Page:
Stone structure a reminder of the canal era

The Wabash-Erie Canal was a major step forward for northern Indiana. It opened up trade and commerce in areas previously with little or no access. As one could imagine, it was a major undertaking to build considering the equipment was primitive compared to today’s standards. But at the time it was welcomed because it did open up new markets for farmers and others. They now had a way to get their goods where they needed to go. The canal came through several counties including Huntington County where this photo was taken. I pulled off U.S. Highway 24 a few miles west of Huntington and snapped photos of this stone structure above a creek, more specifically Silver Creek. There was a wooden structure here originally but it was improved to stone sometime in the 1850s. Not far away is the Historic Forks of the Wabash and there was also an electric interurban line which ran close by at one time. The Wabash-Erie Canal was eventually rendered useless for the most part when railroads started coming in. But until then, water was a major transportation route.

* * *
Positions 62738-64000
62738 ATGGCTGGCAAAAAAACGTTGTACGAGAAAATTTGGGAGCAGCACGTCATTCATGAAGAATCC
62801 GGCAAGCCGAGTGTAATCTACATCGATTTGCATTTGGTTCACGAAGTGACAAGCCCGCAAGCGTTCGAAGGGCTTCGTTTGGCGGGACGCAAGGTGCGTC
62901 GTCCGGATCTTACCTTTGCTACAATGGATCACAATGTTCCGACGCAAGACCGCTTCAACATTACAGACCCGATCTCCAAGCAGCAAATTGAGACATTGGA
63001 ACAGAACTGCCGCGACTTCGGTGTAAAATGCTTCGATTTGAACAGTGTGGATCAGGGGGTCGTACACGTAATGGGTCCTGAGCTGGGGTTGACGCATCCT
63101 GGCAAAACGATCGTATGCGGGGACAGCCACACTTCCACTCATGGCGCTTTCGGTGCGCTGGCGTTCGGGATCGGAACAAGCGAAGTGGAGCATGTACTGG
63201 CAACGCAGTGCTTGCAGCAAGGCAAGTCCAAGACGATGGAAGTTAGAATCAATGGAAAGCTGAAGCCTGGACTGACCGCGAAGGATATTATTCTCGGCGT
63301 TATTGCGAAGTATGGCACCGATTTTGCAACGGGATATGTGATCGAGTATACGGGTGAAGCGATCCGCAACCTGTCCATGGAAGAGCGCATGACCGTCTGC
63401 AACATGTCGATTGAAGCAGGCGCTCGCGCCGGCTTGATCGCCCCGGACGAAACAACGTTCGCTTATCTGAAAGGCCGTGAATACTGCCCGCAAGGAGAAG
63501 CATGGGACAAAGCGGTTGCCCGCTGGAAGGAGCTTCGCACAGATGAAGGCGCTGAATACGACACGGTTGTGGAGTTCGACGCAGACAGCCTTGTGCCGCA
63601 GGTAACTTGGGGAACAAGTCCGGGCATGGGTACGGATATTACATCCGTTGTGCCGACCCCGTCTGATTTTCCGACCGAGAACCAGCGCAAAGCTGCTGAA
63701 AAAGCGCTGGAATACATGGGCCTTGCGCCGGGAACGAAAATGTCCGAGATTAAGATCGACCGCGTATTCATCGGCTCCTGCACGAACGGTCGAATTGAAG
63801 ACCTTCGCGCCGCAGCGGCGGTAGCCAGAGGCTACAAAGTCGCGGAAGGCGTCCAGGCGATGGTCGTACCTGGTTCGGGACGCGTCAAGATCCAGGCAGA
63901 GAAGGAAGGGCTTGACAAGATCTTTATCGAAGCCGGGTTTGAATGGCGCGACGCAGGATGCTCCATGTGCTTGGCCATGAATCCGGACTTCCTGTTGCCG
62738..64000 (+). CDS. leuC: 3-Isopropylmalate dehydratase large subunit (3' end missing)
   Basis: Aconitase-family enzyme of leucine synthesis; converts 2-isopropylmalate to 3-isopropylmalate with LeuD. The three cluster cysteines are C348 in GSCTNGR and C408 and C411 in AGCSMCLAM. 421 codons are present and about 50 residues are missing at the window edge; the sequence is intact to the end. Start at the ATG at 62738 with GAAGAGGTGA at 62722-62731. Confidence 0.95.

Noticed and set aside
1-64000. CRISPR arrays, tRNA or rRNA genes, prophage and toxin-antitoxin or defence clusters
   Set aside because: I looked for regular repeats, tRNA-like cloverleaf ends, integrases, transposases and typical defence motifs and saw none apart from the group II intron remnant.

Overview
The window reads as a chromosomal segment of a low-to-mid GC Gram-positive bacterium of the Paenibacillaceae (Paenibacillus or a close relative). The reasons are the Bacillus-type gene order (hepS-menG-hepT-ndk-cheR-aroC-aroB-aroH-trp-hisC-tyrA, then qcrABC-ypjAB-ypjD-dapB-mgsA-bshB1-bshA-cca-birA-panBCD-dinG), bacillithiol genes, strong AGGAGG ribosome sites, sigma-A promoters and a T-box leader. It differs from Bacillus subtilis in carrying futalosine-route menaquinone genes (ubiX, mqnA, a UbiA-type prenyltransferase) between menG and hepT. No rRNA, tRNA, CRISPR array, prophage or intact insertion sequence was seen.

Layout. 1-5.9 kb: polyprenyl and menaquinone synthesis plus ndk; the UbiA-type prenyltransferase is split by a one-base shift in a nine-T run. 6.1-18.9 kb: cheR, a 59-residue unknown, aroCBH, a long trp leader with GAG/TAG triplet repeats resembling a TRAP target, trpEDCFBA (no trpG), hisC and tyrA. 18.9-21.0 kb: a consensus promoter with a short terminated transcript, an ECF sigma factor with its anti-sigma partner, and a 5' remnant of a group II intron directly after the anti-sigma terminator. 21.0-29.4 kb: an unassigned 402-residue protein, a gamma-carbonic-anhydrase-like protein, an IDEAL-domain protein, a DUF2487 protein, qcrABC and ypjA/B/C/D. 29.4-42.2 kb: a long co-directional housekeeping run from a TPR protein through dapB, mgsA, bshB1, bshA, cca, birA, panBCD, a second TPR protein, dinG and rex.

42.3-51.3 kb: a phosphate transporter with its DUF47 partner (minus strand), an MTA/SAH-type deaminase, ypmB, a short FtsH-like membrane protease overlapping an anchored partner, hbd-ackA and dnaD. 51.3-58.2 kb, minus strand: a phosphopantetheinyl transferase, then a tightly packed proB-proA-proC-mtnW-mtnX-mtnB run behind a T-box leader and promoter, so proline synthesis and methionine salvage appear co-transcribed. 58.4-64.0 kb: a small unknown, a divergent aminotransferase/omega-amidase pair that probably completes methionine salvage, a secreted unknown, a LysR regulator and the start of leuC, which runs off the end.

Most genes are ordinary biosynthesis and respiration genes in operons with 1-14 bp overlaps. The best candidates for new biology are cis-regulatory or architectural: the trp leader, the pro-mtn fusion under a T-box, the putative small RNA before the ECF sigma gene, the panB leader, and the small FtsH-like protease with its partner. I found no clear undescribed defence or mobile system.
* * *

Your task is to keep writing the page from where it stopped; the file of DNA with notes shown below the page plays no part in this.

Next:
Remnant of the Wabash-Erie Canal in Huntington County.

Remnant of the Wabash-Erie Canal in Huntington County.

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About historynut11

My name is Tim Ashley and I am a newspaper editor/reporter/photographer in Milford, Indiana, and live in nearby Goshen, Indiana. A deeply held and sincere passion of mine is history and learning from the past. I enjoy a wide variety of history topics, but particularly local history, noted American highways (Lincoln Highway and Route 66), railroad history and the Civil War. I believe we can learn much from the past and that past shapes who we are today. I also enjoy visiting museums and historical sites, as well as taking photos of remnants from the past still standing.
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